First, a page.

Is Labor Department Secretary Elaine Chao thinking of reviving the issue of workplace ergonomics? Seems so. The Labor Department held three forums on the issue in July in Washington, D.C., Chicago and Stanford, Calif.

Chao has also held informal discussions with groups interested in the issue over the past several months, and is expected to decide next month whether or not to regulate workplace conditions that may cause repetitive stress injuries.

In March, Congress reversed an OSHA ergonomics standard that many business groups characterized as too vague and costly. Since then, Chao has outlined principles for tackling ergonomics that would emphasize prevention; sound science; incentives; flexibility; feasibility and clarity. In testimony before the U.S. Senate last spring, she urged lawmakers not to set an artificial deadline for future ergonomics regulations, noting that the previous standard was rushed "in an unreasonable period of time" and therefore destined for failure.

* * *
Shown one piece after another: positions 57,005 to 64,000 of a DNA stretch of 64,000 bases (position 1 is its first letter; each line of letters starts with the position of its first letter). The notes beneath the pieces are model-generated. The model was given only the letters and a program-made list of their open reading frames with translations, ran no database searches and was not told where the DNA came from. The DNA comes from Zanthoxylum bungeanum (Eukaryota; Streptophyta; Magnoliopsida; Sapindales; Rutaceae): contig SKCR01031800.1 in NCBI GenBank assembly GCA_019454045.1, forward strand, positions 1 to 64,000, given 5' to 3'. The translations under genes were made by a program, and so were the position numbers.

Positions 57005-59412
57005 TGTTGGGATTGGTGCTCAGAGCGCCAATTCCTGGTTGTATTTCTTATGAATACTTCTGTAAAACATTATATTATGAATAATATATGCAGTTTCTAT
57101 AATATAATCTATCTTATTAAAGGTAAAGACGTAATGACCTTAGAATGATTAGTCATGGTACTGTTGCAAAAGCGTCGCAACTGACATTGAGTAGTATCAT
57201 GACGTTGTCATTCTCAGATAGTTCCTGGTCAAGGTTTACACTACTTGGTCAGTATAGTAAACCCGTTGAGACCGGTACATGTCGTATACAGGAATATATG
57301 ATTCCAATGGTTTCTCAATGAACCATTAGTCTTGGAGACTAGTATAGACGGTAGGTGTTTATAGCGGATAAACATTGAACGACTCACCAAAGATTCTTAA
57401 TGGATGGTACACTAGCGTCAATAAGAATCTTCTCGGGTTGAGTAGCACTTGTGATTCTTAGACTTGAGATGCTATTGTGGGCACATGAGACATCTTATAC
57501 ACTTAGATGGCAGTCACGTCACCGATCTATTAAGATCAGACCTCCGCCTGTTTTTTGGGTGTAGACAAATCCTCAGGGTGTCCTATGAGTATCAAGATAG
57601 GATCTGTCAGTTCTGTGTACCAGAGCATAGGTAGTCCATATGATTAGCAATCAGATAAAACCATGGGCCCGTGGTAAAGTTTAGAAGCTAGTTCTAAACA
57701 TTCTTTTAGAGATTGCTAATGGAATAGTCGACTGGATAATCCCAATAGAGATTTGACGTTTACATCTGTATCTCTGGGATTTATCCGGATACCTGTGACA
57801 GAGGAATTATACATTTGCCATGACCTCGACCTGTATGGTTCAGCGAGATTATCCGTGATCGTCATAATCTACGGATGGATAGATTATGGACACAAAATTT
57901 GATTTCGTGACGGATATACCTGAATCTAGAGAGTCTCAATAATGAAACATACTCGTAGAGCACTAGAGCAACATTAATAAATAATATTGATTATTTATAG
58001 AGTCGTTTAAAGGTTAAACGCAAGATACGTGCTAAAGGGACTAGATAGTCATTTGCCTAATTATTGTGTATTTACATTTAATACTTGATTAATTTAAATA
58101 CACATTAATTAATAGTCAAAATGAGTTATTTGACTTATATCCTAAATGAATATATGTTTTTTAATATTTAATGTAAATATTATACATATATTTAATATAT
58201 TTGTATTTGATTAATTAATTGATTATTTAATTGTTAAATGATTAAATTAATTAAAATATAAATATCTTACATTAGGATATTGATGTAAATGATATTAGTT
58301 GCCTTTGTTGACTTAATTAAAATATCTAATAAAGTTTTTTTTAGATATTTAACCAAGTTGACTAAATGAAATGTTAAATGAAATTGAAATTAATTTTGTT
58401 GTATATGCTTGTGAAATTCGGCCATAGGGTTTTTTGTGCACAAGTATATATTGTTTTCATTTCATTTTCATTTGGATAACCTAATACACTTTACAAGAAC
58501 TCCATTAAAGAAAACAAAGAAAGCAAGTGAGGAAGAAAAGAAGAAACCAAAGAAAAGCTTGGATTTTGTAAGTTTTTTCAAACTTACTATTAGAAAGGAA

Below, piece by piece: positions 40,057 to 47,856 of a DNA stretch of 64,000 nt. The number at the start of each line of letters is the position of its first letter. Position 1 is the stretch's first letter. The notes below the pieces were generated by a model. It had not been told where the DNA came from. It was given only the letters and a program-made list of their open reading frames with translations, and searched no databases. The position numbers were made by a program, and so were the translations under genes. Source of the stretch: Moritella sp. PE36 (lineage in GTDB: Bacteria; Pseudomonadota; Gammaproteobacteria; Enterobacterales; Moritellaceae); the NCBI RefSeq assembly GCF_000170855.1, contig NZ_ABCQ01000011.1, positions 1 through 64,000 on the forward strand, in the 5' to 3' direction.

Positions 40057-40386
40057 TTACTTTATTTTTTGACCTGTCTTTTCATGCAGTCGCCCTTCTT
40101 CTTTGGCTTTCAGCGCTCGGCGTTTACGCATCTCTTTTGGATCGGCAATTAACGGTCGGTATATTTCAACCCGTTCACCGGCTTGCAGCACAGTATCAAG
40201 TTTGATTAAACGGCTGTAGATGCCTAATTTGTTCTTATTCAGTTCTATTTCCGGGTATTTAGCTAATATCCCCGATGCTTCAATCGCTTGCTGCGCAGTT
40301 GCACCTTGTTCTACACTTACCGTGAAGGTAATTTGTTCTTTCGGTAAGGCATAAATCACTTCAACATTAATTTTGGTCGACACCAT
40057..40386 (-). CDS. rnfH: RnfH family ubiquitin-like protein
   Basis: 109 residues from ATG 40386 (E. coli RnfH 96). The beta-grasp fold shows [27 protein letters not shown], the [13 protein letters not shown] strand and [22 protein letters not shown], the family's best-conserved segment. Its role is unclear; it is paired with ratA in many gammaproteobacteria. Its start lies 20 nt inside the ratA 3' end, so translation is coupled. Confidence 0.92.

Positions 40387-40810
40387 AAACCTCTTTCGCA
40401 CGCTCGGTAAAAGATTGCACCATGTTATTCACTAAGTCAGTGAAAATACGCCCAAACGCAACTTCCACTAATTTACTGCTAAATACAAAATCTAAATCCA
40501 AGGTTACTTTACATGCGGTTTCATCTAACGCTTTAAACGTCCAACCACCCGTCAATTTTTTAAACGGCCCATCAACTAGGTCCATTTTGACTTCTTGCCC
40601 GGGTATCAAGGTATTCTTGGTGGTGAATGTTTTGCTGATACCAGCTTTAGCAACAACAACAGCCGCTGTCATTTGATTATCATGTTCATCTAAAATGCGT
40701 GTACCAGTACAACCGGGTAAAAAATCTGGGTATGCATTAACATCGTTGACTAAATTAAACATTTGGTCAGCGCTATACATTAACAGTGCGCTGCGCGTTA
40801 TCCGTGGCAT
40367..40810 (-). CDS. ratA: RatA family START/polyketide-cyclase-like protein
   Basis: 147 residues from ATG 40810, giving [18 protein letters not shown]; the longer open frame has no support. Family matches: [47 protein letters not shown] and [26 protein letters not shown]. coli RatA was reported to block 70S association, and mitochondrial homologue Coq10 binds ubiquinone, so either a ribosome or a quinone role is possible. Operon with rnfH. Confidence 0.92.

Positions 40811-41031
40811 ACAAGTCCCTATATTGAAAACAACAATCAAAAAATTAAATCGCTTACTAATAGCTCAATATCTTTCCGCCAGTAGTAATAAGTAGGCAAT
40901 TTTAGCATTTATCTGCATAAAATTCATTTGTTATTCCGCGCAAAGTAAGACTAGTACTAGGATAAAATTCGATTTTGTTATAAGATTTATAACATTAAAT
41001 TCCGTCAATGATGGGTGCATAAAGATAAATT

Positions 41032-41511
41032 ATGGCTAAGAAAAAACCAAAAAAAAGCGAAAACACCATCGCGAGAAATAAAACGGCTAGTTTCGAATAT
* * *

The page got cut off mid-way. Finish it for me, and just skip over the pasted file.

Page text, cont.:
According to the Bureau of Labor Statistics, there were 582,300 musculoskeletal injuries that resulted in employees missing time from work in 1999 (the last year for which statistics were available.) That was down from 1998 figures showing 592,500 such injuries and 1993 figures showing 763,000 injuries.

Food organizations like the American Meat Institute support a flexible, common sense approach to worker safety and health that is industry specific.